We can’t solve problems by using the same kind of thinking we used when we created them. Albert Einstein
Last night’s elementary intern seminar.
Who: Twelve beginning teachers.
Problem: How to manage class time and keep all students engaged.
1. Divide class into three small groups alphabetically by last names. As students are changing seats, distribute four cards of different colors. Each student chooses a color. Announce that pink will be the leader, green will be the recorder, yellow will be the presenter, and orange will be the time manager.
3. The group will address the question “What are your biggest problems in time management?” using a round robin technique, beginning with the leader and moving clockwise. There will be no cross talk or discussion. You will have two minutes and should be able to go around the group at least twice. This will be the responsibility of the time manager. There will be a follow up question for another two minutes. Each presenter will then share the big ideas with the whole class, therefore, the recorder should take good notes.
4. Are there any questions? Who can summarize what I just said? OK, the timer is set. Go.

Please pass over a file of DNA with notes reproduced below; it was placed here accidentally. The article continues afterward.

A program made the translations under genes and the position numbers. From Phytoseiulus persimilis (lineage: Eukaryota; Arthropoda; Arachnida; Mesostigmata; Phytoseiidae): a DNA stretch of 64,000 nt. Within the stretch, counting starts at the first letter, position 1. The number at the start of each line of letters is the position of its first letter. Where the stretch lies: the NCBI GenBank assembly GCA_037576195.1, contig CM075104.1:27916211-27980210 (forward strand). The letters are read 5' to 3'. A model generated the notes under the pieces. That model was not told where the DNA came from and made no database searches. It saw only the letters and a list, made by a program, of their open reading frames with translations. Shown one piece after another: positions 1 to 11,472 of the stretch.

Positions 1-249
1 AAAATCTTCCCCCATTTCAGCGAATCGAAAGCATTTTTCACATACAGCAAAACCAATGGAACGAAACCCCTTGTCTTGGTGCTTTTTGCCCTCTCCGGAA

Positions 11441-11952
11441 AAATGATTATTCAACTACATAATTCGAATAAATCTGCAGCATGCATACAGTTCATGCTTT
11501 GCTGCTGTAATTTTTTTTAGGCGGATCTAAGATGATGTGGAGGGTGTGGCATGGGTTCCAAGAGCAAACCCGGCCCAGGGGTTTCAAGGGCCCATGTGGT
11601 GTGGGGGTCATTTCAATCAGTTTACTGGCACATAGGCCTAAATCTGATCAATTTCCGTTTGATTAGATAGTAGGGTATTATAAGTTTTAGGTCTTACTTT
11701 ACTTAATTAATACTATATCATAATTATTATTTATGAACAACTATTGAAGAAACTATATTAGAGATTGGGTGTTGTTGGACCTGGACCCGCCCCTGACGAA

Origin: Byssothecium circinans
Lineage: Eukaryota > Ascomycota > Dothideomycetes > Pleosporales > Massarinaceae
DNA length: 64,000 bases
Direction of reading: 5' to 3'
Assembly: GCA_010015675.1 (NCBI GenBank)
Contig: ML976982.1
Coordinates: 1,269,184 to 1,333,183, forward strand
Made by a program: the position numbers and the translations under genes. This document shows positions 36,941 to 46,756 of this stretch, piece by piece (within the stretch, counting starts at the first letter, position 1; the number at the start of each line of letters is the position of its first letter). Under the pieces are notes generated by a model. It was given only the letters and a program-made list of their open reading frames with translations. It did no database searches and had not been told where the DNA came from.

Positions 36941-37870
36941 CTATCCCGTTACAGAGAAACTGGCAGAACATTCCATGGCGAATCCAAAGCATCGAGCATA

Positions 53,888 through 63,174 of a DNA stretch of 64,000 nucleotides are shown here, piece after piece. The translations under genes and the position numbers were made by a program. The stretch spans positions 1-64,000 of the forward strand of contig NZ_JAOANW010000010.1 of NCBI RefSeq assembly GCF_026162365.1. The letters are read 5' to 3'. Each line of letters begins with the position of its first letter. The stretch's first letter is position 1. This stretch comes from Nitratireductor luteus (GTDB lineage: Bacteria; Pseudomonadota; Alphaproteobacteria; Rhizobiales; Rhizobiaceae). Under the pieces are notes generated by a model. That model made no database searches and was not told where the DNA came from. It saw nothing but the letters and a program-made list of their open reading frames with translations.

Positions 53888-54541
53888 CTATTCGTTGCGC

5. After this round of sharing, the teacher presents the question, “How are you addressing your problems?” The same procedure applies. Remember after this round each presenter will share.
What techniques did we use to manage time and assure each student was engaged? What did you learn from hearing others’ problems and solutions?
For the next five days, write a reflection (spend at least ten minutes writing one well-thought out paragraph per day) addressing time management and engagement problems you dealt with that day. What worked? What didn’t work? How are you attempting to solve the problems?
The interns start whining. I rarely give written homework. What is this rebellion? I feel like fussing at them.
Step back, Laura. Make it relevant. Tell them how it will help.
Y’all have been practicing problem solving night. The homework assignment is a practice in self-assessment. It’s how we learn to step back from a problem and adjust the lesson when we’re in the middle of it.